A Feast For The Eyes

What I usually notice when I enter a restaurant is the whoosh of the AC as I walk in from the heat outside. At Sodabottleopenerwala that isn’t even an option; the fabulous décor is the first thing you notice, right from when you spot it on Lavelle Road. After seeing that almost every other establishment on the road includes ‘Lavelle’ in its name, SBOW was a bit of a shock. The bright red-checkered-table-cloth-type signboard is unmissable and as you walk under it into the restaurant, there are unique boards (including a family tree with George V and Mary) that you must crane your head painfully to read. Just at the entrance and I had already seen the giant bottle opener (unusable), the mini-blue scooter and a table with an old-tap feel.

I was not prepared for the level of energy I experienced as I walked into this new restaurant with the oldies theme. The music was just audible above the lunch time crowd. With a first come first served policy, the place was packed, and navigating through the tables to wait for one at the bar was a good chance to take in the food that everyone was having. Served in tiffins, dabbas and other dull aluminum dishes, the food looked very homey. Drinks of every kind and colour floated by on the trays that the efficient staff whisked around the large room.

The food presentation vied for attention as I stared at the walls, the tables, the bar and the train tracks that are suspended above the diners. The tracks and the tiny train on it were probably the most memorable part of my visit. There were a few quirky tables, covered with the distinctive bright red-checkered table cloths, like one which seemed to be based on part of an old bicycle. An abacus, innumerable mirrors and portrait photographs covered most of the walls. The wall dedicated to bottles with light shining above formed a beautiful backdrop to the train as it wound its way around the room and the songs changed from old Bollywood numbers to English ones seamlessly. The crowd at the restaurant reflects the kind of people it draws—from a few children to many older people, the place seems to be one that every visitor enjoys for one reason or another. A sports channel on TV, the range of the music, and the mixture of bakery, bar and restaurant draw most of the people who fill up the place.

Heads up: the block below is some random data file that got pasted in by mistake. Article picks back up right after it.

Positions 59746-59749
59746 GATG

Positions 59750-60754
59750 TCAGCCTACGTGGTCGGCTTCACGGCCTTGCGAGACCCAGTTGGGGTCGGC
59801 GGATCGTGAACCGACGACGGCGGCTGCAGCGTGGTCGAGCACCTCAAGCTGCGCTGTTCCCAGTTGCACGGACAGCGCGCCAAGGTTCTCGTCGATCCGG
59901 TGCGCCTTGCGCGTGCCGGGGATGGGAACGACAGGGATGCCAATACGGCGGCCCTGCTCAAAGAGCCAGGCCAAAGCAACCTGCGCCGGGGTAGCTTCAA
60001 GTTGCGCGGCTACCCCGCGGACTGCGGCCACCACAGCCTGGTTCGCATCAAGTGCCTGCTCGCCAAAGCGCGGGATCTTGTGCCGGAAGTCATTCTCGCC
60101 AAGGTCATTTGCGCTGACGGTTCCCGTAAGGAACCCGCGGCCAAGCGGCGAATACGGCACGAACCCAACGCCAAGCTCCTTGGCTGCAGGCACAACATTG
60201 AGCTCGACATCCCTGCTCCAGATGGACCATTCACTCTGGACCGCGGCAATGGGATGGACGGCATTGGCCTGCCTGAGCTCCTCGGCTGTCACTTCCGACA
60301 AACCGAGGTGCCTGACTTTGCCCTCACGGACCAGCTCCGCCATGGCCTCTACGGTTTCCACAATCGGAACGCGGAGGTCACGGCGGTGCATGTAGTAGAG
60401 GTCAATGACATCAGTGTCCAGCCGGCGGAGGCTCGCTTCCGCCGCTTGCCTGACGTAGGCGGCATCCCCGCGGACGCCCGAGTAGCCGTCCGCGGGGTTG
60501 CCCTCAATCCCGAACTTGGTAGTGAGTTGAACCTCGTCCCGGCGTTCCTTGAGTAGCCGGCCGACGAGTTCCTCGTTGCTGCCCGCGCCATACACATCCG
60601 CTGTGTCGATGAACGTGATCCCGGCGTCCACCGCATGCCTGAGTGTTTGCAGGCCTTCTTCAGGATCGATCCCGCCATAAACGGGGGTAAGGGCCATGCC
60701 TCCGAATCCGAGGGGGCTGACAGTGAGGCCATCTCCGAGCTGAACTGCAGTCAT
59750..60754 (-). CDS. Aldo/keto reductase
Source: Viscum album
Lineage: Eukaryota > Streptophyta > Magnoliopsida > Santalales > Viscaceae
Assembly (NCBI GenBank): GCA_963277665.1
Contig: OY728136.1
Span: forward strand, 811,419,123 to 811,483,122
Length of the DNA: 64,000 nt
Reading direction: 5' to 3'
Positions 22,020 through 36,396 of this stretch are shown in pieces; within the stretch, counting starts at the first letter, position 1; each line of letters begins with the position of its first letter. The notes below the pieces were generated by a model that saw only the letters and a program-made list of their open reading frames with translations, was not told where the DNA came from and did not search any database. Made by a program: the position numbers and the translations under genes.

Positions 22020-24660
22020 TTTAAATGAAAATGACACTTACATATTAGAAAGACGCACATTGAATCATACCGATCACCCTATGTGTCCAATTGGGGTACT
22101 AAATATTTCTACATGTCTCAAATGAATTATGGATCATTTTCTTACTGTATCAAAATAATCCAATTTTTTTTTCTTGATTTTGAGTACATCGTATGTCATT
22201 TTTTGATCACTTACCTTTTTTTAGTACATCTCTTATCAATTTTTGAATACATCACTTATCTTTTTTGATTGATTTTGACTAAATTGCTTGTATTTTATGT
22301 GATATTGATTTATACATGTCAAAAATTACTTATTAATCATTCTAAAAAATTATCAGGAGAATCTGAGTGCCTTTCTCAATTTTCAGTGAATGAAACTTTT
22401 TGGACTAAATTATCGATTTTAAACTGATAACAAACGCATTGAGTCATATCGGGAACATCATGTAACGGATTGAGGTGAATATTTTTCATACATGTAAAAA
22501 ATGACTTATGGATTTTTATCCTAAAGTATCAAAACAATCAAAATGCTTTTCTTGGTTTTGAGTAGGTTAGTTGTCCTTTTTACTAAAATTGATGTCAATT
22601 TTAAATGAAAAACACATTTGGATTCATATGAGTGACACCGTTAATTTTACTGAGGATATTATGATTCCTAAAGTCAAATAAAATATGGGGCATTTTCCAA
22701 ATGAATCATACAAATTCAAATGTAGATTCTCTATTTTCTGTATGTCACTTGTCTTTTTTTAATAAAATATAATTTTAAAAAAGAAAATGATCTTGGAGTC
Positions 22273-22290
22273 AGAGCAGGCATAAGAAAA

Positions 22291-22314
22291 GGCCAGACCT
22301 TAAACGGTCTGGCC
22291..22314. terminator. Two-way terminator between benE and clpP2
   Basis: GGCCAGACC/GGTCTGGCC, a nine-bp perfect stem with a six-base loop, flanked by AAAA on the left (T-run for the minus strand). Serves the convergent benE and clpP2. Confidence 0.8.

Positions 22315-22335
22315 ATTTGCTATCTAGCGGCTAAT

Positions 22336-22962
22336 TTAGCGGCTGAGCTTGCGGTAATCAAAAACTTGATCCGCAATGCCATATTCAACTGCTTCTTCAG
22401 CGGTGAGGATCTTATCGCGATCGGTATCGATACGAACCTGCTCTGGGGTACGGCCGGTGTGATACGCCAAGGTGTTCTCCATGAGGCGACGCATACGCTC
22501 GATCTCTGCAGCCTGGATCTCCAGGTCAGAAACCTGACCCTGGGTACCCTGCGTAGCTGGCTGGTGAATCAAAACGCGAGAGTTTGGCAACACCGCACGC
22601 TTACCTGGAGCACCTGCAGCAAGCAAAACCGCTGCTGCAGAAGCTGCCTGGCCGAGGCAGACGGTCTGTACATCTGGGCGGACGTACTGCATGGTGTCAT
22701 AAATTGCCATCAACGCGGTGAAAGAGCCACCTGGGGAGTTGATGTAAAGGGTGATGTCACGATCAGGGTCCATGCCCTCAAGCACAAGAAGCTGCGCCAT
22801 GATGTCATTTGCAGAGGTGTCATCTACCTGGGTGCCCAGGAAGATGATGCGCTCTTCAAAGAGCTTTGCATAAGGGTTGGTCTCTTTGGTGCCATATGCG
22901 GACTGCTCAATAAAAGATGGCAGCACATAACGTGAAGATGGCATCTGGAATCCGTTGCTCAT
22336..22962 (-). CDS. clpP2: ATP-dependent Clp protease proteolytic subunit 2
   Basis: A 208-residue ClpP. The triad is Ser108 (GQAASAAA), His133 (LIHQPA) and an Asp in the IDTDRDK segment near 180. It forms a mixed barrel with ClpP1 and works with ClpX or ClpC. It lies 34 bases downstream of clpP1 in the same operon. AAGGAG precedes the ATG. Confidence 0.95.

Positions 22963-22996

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On her second visit to SBOW, Radhika Rajagopal told me, “I love the décor, and the berry pulao which I had today.” It was my first visit to a restaurant that is all about Parsi and Iranian style food. I was excited to try the Chicken Farcha, which is Parsi style fried chicken, and the Mawa cake. The chicken came in something I can only describe as reminiscent of a bread tray, with a little bowl of the most amazing green chutney. The pudina was a great combination with the meat. With dishes like Eggs Kejriwal (which my friend ordered), Aloo Aunty’s Vegetable Cutlet, Tardeo AC Market Mamaji’s Grill Sandwich and Breach Candy Awesome Okra, the names were certainly interesting, and reading the menu thoroughly was a fun activity. Sadly the Mawa cake wasn’t available, so I chose the apple pie and custard. The custard did what the green chutney did with the chicken, it made the apple pie just right.  The meal was not all I had expected it to be, considering the excitement with which people talked about it. My friend kept saying, “Maybe we ordered the wrong things,” but that isn’t what every person who eats in a restaurant should have to think of before ordering.